Rent a Dog?

NOT available for rental

Last week, I ranted about why I dislike puppy-themed corporate promotions, like the Puppy Bowl. I mentioned a new trend: “rent-a-puppy” apps and services. I don’t put these apps in the same category as Puppy Bowl and Uber Puppy, yet I am ambivalent about them.

I had a long email chat about these apps with a dog-loving but dogless friend. He works full time, lives alone, and does not have a dog because he does not feel that he could give the dog the attention and exercise the dog would need and deserve. An admirable, if lonely, choice.

We’d both read about Bark‘N’Borrow, an app (it’s not the only one … Borrow My Doggy is another) that allows dog-owning and dog-craving members to meet up and “rent” or share dogs.

I was going to write about these apps then, but I hadn’t made up my  mind  yet about what to say. I am still on that fence.

I am less ambivalent about Puppies for Rent, which is exactly what it sounds like: a rental agency for homeless puppies. They live in foster homes and can be booked, according to the website, up to a week in advance for rentals, until they are placed in permanent homes. Sounds too much like Uber Puppies for my liking. No thanks.

Why am I ambivalent about the borrow-a-dog apps? On one hand, if you do leave your dog alone a lot, the option of a regular, trusted person taking her out or hanging out with her could be appealing. Could be nice for the dog, too. And certainly I see the appeal for dog-deprived people like my friend. On another hand, it just felt wrong. Renting out your dog? Like a car or a spare bedroom? Weird.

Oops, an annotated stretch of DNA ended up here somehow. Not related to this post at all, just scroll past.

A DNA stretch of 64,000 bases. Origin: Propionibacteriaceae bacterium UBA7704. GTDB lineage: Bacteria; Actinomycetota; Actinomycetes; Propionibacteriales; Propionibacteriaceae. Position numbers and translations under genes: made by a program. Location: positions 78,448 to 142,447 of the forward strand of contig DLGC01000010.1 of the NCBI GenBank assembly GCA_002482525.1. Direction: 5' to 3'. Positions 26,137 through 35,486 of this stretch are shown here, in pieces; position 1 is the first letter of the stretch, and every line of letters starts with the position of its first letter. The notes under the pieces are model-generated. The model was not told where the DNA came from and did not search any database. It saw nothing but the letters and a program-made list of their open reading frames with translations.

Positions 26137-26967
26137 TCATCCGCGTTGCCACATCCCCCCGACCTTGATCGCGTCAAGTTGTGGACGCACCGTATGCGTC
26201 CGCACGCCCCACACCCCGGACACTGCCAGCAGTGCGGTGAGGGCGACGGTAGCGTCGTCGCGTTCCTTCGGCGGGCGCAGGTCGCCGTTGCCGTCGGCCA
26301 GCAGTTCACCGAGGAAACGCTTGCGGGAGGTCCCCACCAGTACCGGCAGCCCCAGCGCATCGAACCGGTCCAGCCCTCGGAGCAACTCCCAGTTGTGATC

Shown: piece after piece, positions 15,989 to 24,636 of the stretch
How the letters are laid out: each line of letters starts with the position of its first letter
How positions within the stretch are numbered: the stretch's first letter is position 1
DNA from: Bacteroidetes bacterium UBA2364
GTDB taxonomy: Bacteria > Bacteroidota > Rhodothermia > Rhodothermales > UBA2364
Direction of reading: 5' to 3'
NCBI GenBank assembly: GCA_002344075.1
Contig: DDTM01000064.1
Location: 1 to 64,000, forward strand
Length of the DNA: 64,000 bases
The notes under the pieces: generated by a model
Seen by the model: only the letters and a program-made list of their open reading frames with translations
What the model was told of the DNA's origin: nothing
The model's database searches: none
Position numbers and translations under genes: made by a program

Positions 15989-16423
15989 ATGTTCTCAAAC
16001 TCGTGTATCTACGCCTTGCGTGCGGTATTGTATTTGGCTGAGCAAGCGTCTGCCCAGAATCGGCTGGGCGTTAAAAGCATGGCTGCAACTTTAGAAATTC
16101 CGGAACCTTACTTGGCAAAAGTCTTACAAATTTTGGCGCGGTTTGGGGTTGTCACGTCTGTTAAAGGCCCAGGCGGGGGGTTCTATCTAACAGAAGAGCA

On yet another hand, if you met the right person, it could solve your dog-sitting problems. On the other hand (I get four; we’re talking dogs, after all) what if something happened?

Maybe it’s not so different from hiring a dog walker or dog sitter. I have a great dog sitter whom I met through an online pet-sitter agency. I’d only hire a dog walker who had experience, insurance, and solid references — but it might be possible to find a person through Bark‘N’Borrow who met those criteria.

Media describing these apps talk about how good people feel when they get to interact with puppies and how nice it is for people who can’t have dogs to get to play with them. Sure, that’s all true. But does it justify the stress and potential harm to the puppies? In the case of the puppy rental, I’m pretty sure the answer is no. In the case of a loving owner who carefully selects one or two “borrowers” who might themselves develop strong bonds with the dog, if it is a dog like Cali who loves all humans …? Still not sure.

I have no good reason for my ambivalence other than the uncomfortable feeling that serving as wingman to find dates for my dog feels like crossing a line. Maybe I’m just not ready for the so-called sharing economy to include my family members. What do you think?

Paws Down on Puppy Promotions

worried puppyIt’s Super Bowl Sunday as I write this, and I am sure to rain on lots of people’s parades with what I am about to say.

Uber Puppies is a terrible idea.

Possibly piggybacking on Animal Planet’s annual Puppy Bowl, another bad idea that is really popular, Uber offers an occasional puppy delivery service. Both puppy-themed events occurred this week, amid lots of other festivities leading up to the Super Bowl.